International law clearly defines a refugee and is similarly specific in the definition of a trafficked person. The Global Compacts must build on these legally established and binding frameworks to ensure that the protection of the rights of refugees and the rights of trafficked persons are improved, not diminished. In addition, we can do better for migrants than defining them only as ‘not refugees’ or ‘not victims of trafficking’, especially when their need for human rights protection is often no less acute.

Migrants can be highly vulnerable to the most severe human rights violations, including arbitrary detention, collective expulsions, torture, family separation, denial of access to critical healthcare, and xenophobic violence, particularly when they are in irregular situations. This vulnerability is largely the result of specific migration governance paradigms, such as criminalisation of migration and mandatory or indefinite detention regimes, externalisation and securitisation of borders, a lack of safe and regular pathways, and entrenched precarity in labour migration.[9] These responses to migration often make refugees and trafficked persons vulnerable to harm as well. States and other actors must reconsider a single-minded focus on distinctions, particularly where this may result in restricting the rights of those considered ‘less deserving’. Instead, migration governance must prioritise and guarantee the universal protection of human rights law for all people on the move.

Pia Oberoi is Advisor on Migration and Human Rights at the Office of the United Nations High Commissioner for Human Rights where she heads the OHCHR Migration Team and leads OHCHR’s global programme of work on policy and legal issues related to the intersections between migration and human rights. Prior to this, Pia led the migrant rights work of Amnesty International's International Secretariat. She holds a DPhil in International Relations from St Antony's College, Oxford University. This article is written in her personal capacity and the views expressed herein do not necessarily represent the views of the United Nations. Email:


[1]      See: UN General Assembly, New York Declaration for Refugees and Migrants, 19 September 2016.

[2]      Report of the Special Rapporteur on torture and other cruel, inhuman degrading treatment or punishment, A/HRC/37/50, para. 64(a).

[3]      Modalities for the intergovernmental negotiations of the global compact for safe, regular and orderly migration, A/RES/71/280.

[4]      In the absence of a specific legal definition, the Office of the High Commissioner for Human Rights (OHCHR) simply understands an international migrant as ‘any person who is outside a State of which they are a citizen or national, or, in the case of a stateless person, their State of birth or habitual residence’. This usage is without prejudice to the protection regimes that exist under international law for specific legal categories of non-nationals, including refugees, stateless persons, trafficked persons and migrant workers. See for example, Office of the High Commissioner for Human Rights and Global Migration Group, Principles and Guidelines, Supported by Practical Guidance, on the Human Rights Protection of Migrants in Vulnerable Situations, OHCHR/GMG, Geneva, 2018, retrieved 15 August 2018,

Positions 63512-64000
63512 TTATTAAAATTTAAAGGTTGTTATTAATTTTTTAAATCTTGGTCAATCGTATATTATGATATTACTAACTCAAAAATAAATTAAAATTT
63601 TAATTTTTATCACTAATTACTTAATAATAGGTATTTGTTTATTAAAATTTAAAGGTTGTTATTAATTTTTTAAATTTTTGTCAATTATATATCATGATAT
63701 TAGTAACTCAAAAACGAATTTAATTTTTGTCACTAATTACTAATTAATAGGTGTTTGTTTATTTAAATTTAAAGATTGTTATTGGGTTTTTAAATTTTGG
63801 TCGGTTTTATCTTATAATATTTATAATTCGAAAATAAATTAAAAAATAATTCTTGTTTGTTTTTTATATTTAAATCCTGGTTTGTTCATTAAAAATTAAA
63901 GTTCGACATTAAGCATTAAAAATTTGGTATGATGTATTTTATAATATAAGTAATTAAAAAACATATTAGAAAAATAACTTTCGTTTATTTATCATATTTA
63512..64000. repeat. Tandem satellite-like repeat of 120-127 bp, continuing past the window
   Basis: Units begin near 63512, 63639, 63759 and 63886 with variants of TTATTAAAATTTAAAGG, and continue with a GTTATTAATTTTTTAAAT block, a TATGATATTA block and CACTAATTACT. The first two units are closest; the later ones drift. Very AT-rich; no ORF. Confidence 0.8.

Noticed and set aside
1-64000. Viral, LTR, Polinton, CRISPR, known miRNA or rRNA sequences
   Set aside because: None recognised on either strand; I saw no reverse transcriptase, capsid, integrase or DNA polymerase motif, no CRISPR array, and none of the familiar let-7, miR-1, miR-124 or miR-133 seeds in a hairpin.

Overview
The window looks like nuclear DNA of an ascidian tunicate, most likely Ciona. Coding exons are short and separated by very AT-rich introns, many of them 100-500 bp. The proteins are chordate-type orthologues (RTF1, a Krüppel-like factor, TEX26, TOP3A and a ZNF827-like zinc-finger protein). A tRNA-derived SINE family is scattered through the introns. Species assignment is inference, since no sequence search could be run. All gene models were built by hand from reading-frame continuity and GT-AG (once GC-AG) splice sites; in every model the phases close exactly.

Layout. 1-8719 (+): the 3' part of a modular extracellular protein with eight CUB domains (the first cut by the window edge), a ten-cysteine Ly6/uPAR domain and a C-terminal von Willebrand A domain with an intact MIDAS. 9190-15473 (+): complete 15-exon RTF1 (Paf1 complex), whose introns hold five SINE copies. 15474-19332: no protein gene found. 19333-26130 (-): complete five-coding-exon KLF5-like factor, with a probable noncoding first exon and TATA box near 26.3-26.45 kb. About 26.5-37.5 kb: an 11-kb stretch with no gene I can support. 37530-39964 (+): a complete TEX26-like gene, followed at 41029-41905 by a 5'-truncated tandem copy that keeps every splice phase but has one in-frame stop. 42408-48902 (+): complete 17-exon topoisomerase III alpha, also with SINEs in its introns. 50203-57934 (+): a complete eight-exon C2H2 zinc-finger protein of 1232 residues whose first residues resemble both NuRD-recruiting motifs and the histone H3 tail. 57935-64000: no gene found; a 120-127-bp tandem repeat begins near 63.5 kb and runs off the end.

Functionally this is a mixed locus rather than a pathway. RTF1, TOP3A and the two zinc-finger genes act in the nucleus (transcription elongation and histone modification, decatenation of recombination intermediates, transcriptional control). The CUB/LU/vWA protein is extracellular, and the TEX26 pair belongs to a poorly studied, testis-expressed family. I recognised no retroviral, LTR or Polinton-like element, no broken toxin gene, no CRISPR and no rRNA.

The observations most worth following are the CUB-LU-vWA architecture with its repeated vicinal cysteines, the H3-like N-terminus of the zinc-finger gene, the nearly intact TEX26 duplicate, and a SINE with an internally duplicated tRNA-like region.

[5]      United Nations Office on Drugs and Crime, Global Report on Trafficking in Persons 2016, United Nations, Vienna, 2016, p. 9.

[6]      See para 47 of the Secretary-General’s report Making Migration Work for All (A/72/643) available at In an earlier report, the Secretary-General also pointed out that ‘notwithstanding the gradual expansion of refugee protection, many people are compelled to leave their homes for reasons that do not fall into the refugee definition’ (A/70/59, para. 18).

[7]      OHCHR and Global Migration Group, p. 1.

[8]      See resolution A/HRC/RES/35/17 of the Human Rights Council (June 2017).

[9]      See, in addition, the findings of the UN Special Rapporteur on Torture that ‘The primary cause for the massive abuse suffered by migrants in all regions of the world … is neither migration itself, nor organized crime, or the corruption of individual officials, but the growing tendency of States to base their official migration policies and practices on deterrence, criminalization and discrimination, rather than protection, human rights and non-discrimination.’ (A/HRC/37/50, para. 64(d).)